Demetrios Christodoulou

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Demetrios Christodoulou
Demetrios Christodoulou.jpeg
Born (1951-10-19) October 19, 1951 (age 65)
Athens, Greece
Residence Greece, Switzerland
Citizenship Greek, U.S.
Nationality Greek
Fields Mathematics, Physics
Institutions Princeton University
Syracuse University
Courant Institute
ETH Zurich
Alma mater Princeton University
Doctoral advisor John Archibald Wheeler
Doctoral students Jerrold Garcia, Fadi Twainy, Gilbert Weinstein, Longdong Qiu, Anthony Rizzi, Mihalis Dafermos, Enno Lenzmann, Lydia Bieri, Johannes Sauter, Ivo Kaelin, Shuang Miao , Andre Lisibach
Known for partial differential equations, geometric analysis, general relativity, fluid mechanics
Notable awards Otto Hahn Medal (1981)
MacArthur Fellows Award (1993)
Bôcher Memorial Prize (1999)
Member of American Academy of Arts and Sciences (2001)
Tomalla Foundation Prize (2008)
Shaw Prize (2011)
Member of U.S. National Academy of Sciences (2012)

Demetrios Christodoulou (Greek: Δημήτριος Χριστοδούλου; born October 19, 1951[1]) is a Greek mathematician and physicist, who first became well known for his proof, together with Sergiu Klainerman, of the nonlinear stability of the Minkowski spacetime of special relativity in the framework of general relativity.

Early life and education[edit]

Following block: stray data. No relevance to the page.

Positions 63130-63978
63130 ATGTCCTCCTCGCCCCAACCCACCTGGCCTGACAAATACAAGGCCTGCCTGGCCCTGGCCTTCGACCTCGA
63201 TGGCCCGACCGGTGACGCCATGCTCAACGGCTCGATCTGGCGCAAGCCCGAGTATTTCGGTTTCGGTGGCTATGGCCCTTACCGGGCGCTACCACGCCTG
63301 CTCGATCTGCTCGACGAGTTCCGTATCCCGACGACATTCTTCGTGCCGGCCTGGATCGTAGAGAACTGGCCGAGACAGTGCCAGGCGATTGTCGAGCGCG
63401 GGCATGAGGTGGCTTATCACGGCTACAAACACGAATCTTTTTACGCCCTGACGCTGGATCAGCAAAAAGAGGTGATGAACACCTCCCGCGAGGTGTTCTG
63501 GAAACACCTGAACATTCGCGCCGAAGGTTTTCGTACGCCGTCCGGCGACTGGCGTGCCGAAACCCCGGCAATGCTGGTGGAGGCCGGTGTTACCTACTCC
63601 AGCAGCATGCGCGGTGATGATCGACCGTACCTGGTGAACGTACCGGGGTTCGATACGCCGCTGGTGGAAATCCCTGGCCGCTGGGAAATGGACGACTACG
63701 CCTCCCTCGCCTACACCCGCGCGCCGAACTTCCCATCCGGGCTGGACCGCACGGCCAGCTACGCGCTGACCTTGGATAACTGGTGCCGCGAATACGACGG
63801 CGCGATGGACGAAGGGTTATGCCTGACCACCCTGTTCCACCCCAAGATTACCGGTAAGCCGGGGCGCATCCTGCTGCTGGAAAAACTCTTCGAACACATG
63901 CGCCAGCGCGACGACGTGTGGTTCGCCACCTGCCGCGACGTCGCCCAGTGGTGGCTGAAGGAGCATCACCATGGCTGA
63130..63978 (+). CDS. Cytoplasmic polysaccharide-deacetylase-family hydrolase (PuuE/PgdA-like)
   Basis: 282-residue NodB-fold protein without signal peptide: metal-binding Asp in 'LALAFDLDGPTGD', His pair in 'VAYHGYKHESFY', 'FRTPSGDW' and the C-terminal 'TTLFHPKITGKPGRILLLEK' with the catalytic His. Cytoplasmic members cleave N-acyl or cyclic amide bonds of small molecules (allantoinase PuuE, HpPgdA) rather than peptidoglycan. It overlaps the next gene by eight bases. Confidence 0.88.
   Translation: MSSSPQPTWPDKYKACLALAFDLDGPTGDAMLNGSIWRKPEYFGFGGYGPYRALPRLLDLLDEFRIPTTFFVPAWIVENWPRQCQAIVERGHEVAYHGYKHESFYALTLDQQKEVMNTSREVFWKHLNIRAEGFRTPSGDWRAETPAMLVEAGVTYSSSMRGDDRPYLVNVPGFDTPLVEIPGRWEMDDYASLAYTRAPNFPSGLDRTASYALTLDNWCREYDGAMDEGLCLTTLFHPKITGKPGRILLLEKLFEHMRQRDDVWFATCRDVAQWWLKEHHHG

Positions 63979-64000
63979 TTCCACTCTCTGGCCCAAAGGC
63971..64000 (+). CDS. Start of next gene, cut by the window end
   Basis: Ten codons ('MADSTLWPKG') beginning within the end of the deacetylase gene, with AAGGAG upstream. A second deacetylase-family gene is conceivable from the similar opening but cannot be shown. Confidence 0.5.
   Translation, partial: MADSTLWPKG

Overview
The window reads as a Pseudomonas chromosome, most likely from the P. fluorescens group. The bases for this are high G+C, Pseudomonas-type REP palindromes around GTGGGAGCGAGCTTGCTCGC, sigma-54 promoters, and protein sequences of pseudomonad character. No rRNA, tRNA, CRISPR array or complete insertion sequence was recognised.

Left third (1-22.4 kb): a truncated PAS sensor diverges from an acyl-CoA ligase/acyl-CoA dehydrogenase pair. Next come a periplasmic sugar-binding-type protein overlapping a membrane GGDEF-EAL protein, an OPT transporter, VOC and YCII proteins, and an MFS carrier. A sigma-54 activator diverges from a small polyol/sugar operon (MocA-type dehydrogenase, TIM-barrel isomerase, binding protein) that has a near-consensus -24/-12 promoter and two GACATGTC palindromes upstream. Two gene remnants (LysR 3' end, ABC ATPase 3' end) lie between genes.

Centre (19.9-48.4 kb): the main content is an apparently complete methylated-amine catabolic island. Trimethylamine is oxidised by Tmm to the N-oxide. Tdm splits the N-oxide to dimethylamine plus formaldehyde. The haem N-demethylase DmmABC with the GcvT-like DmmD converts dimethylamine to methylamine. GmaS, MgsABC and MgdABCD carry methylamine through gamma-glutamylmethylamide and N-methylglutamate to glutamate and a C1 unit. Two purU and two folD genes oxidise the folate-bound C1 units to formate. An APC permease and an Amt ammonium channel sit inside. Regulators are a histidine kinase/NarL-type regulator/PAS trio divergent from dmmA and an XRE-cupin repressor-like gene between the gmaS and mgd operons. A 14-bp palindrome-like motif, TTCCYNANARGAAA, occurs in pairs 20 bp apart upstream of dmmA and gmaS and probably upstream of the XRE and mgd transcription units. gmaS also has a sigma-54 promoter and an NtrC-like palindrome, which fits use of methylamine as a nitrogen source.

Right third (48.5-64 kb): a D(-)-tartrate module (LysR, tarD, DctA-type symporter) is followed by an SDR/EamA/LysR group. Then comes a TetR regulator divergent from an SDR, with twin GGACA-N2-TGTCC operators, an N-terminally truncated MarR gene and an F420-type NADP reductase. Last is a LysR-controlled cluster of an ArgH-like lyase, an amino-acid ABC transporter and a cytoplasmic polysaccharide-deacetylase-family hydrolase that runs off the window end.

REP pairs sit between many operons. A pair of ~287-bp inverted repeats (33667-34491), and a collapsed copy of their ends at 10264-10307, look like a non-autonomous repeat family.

Christodoulou was born in Athens and received his doctorate in physics from Princeton University in 1971 under the direction of John Archibald Wheeler.[2] After temporary positions at Caltech, CERN, and the Max Planck Institute for Physics, he became Professor of Mathematics, first at Syracuse University, then at the Courant Institute, and at Princeton University, before taking up his last position as Professor of Mathematics and Physics at the ETH Zurich in Switzerland.[1] He is Emeritus Professor since January 2017. He holds dual Greek and U.S. citizenship.


In 1993, he published a book coauthored with Klainerman in which the extraordinarily difficult proof of the stability result is laid out in detail. In that year, he was named a MacArthur Fellow. In 1991, he published a paper[3] which shows that the test masses of a gravitational wave detector suffer permanent relative displacements after the passage of a gravitational wave train, an effect which has been named "nonlinear memory effect". In the period 1987–1999 he published a series of papers on the gravitational collapse of a spherically symmetric self-gravitating scalar field and the formation of black holes and associated spacetime singularities.[4][5][6] He also showed that, contrary to what had been expected, singularities which are not hidden in a black hole also occur.[7] However, he then showed that such "naked singularities" are unstable.[8] In 2000, Christodoulou published a book on general systems of partial differential equations deriving from a variational principle (or "action principle"). In 2007, he published a book on the formation of shock waves in 3-dimensional fluids. In 2009 he published a book where a result which complements the stability result is proved. Namely, that a sufficiently strong flux of incoming gravitational waves leads to the formation of a black hole.